Epithelial cells vary in their response to the common cold virus, potentially explaining why some people are more susceptible to the virus than others.
A team of researchers from Yale University (CT, USA) has discovered that epithelial cells vary in their response to the common cold virus, depending on their location in the human airway. They believe that this could go some way toward explaining why some people are more prone to become ill than others when exposed to the virus.
Epithelial cells in the naval passage should respond and clear a virus when it enters the airways. However, this is not always the case as some people still get ill from exposure to the virus.
In order to investigate this, the team grew cell cultures of epithelial cells from both the naval passage and lungs and exposed both to rhinovirus – the main culprit behind the common cold. They observed that the nasal cells afforded a better antiviral response.
They then triggered the virus surveillance pathway – also known as the RIG-I pathway – in both cell types. They discovered that both types of cell exhibited a defense response against oxidative stress, as well as an antiviral response. Oxidative stress can occur following exposure to viruses, as well as irritants such as cigarette smoking and pollen.
As would be expected, the epithelial cells from the lungs produced a greater oxidative stress defense response, whilst the nasal passage cells produced a greater antiviral response. The team discovered that these two responses formed a trade-off.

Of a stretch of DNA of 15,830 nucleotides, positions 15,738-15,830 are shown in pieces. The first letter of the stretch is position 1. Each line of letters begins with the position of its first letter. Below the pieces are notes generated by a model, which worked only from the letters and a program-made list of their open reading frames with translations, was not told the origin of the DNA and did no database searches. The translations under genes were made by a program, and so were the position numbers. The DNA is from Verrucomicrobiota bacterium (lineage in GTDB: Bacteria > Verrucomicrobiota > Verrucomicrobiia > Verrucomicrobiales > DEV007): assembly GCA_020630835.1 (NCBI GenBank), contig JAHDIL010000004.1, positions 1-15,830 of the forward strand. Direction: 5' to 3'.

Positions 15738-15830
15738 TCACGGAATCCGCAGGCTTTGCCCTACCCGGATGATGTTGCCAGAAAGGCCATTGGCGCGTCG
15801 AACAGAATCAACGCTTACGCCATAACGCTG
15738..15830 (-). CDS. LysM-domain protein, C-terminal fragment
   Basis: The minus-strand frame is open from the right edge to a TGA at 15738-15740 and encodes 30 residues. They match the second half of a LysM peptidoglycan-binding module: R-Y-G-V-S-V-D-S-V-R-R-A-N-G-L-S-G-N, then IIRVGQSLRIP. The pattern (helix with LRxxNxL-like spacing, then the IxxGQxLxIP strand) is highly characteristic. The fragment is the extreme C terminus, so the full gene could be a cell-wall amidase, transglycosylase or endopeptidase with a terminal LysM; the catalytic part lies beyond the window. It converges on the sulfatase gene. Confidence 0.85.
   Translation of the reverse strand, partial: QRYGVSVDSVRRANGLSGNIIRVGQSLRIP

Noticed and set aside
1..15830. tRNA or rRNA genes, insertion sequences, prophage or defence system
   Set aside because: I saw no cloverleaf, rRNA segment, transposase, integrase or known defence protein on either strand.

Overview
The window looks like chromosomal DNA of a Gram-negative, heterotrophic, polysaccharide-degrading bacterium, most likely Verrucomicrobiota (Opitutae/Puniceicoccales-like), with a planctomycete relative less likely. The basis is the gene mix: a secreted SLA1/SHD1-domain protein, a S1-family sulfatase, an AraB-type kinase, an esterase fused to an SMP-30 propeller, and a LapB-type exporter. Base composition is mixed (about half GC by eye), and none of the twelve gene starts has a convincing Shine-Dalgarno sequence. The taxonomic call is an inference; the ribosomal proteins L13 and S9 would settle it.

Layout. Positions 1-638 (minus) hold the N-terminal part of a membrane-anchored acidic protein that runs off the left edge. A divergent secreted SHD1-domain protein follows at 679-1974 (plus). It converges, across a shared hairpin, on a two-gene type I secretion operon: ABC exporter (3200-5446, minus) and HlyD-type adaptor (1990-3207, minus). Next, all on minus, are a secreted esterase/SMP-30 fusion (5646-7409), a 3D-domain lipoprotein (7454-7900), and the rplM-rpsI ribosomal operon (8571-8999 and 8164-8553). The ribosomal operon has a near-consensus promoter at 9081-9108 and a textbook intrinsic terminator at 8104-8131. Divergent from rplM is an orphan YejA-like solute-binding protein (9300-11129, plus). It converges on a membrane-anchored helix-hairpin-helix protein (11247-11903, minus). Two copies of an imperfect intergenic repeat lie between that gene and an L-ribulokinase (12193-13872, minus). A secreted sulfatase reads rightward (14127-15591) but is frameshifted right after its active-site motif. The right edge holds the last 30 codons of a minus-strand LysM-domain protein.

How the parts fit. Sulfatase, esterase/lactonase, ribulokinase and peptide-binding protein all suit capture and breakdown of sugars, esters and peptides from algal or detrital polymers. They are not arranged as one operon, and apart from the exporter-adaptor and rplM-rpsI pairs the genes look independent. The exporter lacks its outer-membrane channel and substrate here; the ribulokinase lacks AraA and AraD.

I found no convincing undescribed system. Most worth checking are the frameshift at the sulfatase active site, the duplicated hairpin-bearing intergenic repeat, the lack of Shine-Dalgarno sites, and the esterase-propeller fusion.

“Your airway lining protects against viruses but also other harmful substances that enter airways. The airway does pretty well if it encounters one stressor at a time. But when there are two different stressors, there’s a tradeoff,” senior author, Ellen Foxman explained. “What we found is that when your airway is trying to deal with another stress type, it can adapt but the cost is susceptibility to rhinovirus infection.”
In order to test this hypothesis, the researchers exposed the epithelial cells from the nasal passage to cigarette smoke to induce oxidative stress before exposing them to the rhinovirus. The nasal passage cells were then much more susceptible to the virus.
The study could provide a link between the common cold and environmental factors, explaining why smokers are often more likely to catch a cold. It is hoped this new research could shed some light on new treatments for respiratory viruses.